Bob Kezer now on activism in the US vs. in dictatorships. He has little empathy with activism in the U.S., where the majority of us have no idea how life is like in dictatorships around the world, nor how our lives play directly into their conditions (empire, hegemony, U.S. funding…).
“Activism operates within institutional channels… When we protest, we get permits… we got out and engaged in the largest protests the human race has ever seen. If you want to work on global change you need to work out of global channels. We are the empire. Our empire is around this world.”
Bob brought it down to the ground, and simultaneously pitched the biggest, planetary perspective possible. The room is uncomfortable and charged. Trevor shouted an “amen,” and I wish I had too.
“There’s a tremendous wellspring of passion and heroism in every heart, and a willingness to step forward. It’s kind of wild about people in the streets in Brazil. There’s that level of activism in a country that’s soccer-crazy (football, they call it!) In the U.S. we’re hypnotized by cable television. Many people get that. We may see a new mobilization sooner than we think. I have a tremendous trust in emergence. Something comes from nothing every time, and I’m watching the spaces… the cracks.”
Lisa recently watched Occupy Love. Facebook revolutions and the Occupy Movement and so on. The documentary asks: how is this a love story?
“We have so much at our disposal, using technology and connecting like never before… there is this sleeping giant.. if we were to exercise that… Occupy was green and fuzzy without demands or goals. That was a experiment. The next one that comes along will… boil over again, that gives me hope. There’s so much power. That is the power of collective action and the means, the technological means to coordinate something on those massive scales.”
Marilyn Hamilton encourages us to be patient… “not yet, not yet…” the gradual release and expansion and emergence of it all. It’s happening. It will happen. And we take responsibility for playing into that…
“What’s the story of ‘not yet’ that’s going on… today? It isn’t over. There’s more.”
“We can crack the nut…. but we can’t shy away from conflict. There’s a great role for non-violent, direct and skillful action… strategies for change. We don’t know everything about what those strategies look like yet. The diaspora of activists around the world are doing amazing things to transform and make change.”
4:44. Phew, what an hour. Now it’s time for questions. I’m brimming over with thoughts and passionate feelings about this whole dialogue and feel it’s the crux of the conference thus far.
Follow up: The feedback and questions afterward were charged and passionate. I think a lot of folks feel acknowledged and recognized here. What I ended up saying in a fit of passion was that this panel felt like an equally important conversation for the integral world to have – no, I suppose I really mean to say this topic takes precedence even over the meta-theoretical “mating” happening between Bhaskar, Sean and Morin. Complexity thinking and meta theorizing will always tingle my neurons and get me thinking deeply on the world, but at the heart of it all is not a cognitive endeavor. We’re here to transform ourselves and the world.
In Sri Aurobindo’s Integral Yoga, he and Mirra (the Mother) often emphasized the importance of bringing down spiritual insight and consciousness back down into the world. In other words, the involutionary or incarnational aspect to their Yoga is in an immanental shift, an active process of sublimating our world in the divine. This means acting in the world. Really engaging with it. You can’t get more engaged than this panel has about the problems of empire, the crisis of power and the systemic failure of many world social systems that are bringing us to the precipice of collapse. Many of the panelists stated that it was hard to see how even activists could really change things for the better. There was an emphasis on being radically subversive. And yet, Marilyn Hamilton’s point is also sound in her saying, “not yet,” and the kind of patience involved in the epochal shifts that take place in evolutionary bifurcations. It takes generations of work.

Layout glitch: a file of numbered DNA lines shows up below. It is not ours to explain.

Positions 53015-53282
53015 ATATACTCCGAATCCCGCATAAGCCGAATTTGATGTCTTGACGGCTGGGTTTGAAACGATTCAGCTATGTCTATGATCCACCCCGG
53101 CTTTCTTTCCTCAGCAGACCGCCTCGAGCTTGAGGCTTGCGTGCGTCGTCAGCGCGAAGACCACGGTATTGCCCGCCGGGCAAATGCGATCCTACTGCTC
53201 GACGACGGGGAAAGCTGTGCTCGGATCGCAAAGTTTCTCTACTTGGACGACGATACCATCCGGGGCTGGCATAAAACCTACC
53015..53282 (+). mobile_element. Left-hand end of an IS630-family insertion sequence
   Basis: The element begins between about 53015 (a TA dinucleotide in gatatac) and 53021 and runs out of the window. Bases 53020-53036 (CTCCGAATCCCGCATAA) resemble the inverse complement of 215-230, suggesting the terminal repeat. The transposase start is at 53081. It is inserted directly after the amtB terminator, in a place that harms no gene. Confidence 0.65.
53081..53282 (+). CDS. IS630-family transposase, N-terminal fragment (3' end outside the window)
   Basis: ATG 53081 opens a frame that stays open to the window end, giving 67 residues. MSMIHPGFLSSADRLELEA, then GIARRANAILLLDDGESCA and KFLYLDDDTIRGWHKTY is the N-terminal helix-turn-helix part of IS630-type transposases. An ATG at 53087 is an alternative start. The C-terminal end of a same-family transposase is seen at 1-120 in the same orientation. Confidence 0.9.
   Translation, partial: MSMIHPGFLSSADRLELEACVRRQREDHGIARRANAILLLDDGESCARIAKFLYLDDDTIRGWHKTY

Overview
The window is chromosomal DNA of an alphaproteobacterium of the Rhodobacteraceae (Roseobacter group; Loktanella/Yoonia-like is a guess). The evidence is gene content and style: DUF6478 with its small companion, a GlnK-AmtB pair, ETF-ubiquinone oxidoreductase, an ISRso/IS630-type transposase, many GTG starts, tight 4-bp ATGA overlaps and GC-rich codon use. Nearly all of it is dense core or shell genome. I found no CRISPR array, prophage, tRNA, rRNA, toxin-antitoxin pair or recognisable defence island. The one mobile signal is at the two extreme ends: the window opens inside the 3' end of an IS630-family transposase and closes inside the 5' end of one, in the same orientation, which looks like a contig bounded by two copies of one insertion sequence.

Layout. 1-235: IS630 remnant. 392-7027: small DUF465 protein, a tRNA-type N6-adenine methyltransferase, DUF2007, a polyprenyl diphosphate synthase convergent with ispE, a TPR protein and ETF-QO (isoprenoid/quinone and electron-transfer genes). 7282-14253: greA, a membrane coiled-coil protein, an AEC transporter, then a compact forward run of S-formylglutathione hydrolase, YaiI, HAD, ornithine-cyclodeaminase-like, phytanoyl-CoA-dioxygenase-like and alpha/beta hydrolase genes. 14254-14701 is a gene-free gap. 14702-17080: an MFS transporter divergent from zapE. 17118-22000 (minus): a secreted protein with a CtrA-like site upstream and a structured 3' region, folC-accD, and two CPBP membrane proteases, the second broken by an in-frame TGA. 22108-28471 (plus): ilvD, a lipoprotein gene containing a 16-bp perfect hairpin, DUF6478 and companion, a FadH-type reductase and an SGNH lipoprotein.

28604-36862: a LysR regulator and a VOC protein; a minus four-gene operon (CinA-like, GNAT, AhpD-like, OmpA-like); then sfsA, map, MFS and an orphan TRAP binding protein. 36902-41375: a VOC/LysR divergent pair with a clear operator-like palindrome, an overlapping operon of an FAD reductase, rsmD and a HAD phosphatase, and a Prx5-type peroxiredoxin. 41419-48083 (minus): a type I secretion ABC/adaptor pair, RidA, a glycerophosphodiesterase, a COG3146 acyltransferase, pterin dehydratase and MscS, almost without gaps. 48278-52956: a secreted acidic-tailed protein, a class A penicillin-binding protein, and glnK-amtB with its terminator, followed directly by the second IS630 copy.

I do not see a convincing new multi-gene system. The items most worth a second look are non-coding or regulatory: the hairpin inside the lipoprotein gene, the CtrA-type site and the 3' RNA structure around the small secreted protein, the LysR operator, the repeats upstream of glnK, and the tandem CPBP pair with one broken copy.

Yet there is a hopeful element in all this. If Integral can get its feet on the ground and address the real, lived-world and its socio-cultural problems, it can become an ally in the struggle to realize a new consciousness. Daniel Quinn, a writer who I really came to love during high school, wrote a book called Ishmael about the problems of civilization – literally, the whole way of living, for the past 10,000 years (David Graeber’s book, Debt: The First 5000 Years also ties in here). He suggests that civilization, as it stands, is unsustainable. An evolutionary cul-de-sac. We will have to find a new way of living on a planetary scale.
Clearly, and as many folks who are more involved in the “activist” culture of radical thought have long embraced (neo-Marxist, anarchists, anti-globilization movements, radical primitivists and many sociologists) the notion of Western powers as “implicating empire“, and the currently economic model (really, a form of consciousness) as utterly unsustainable. We need radical re-thinking and re-tooling… re-imagining of human civilization. Daniel Quinn’s later book explores this point, Beyond Civilization, because he intuited that however we will be living on a planetary scale, it will have to be different.
So, let’s be frank. Political engagement is the “elephant in the room” for the integral community. We’ve avoided it, perhaps out of an allergic reaction to “green meme” – but at the cost of integral’s efficacy as a movement. What’s happening on the ground is messy and political, and its high time this community got engaged – if it truly wants to live up to its claims to be the next “stage” of human culture ( a bold claim to be sure ).
The irony is, the less integral is involved in the issues this panel has so potently articulated, the less it really comments on what’s going on with the evolution of consciousness down on the ground.
Tonight’s keynote began with an awesome talk by Jordan Luftig that addresses these points, so I don’t really feel a need to push this point any further. The subject has been breached. Now I just hope it starts gaining traction by integral enthusiasts between this weekend, and the next conference.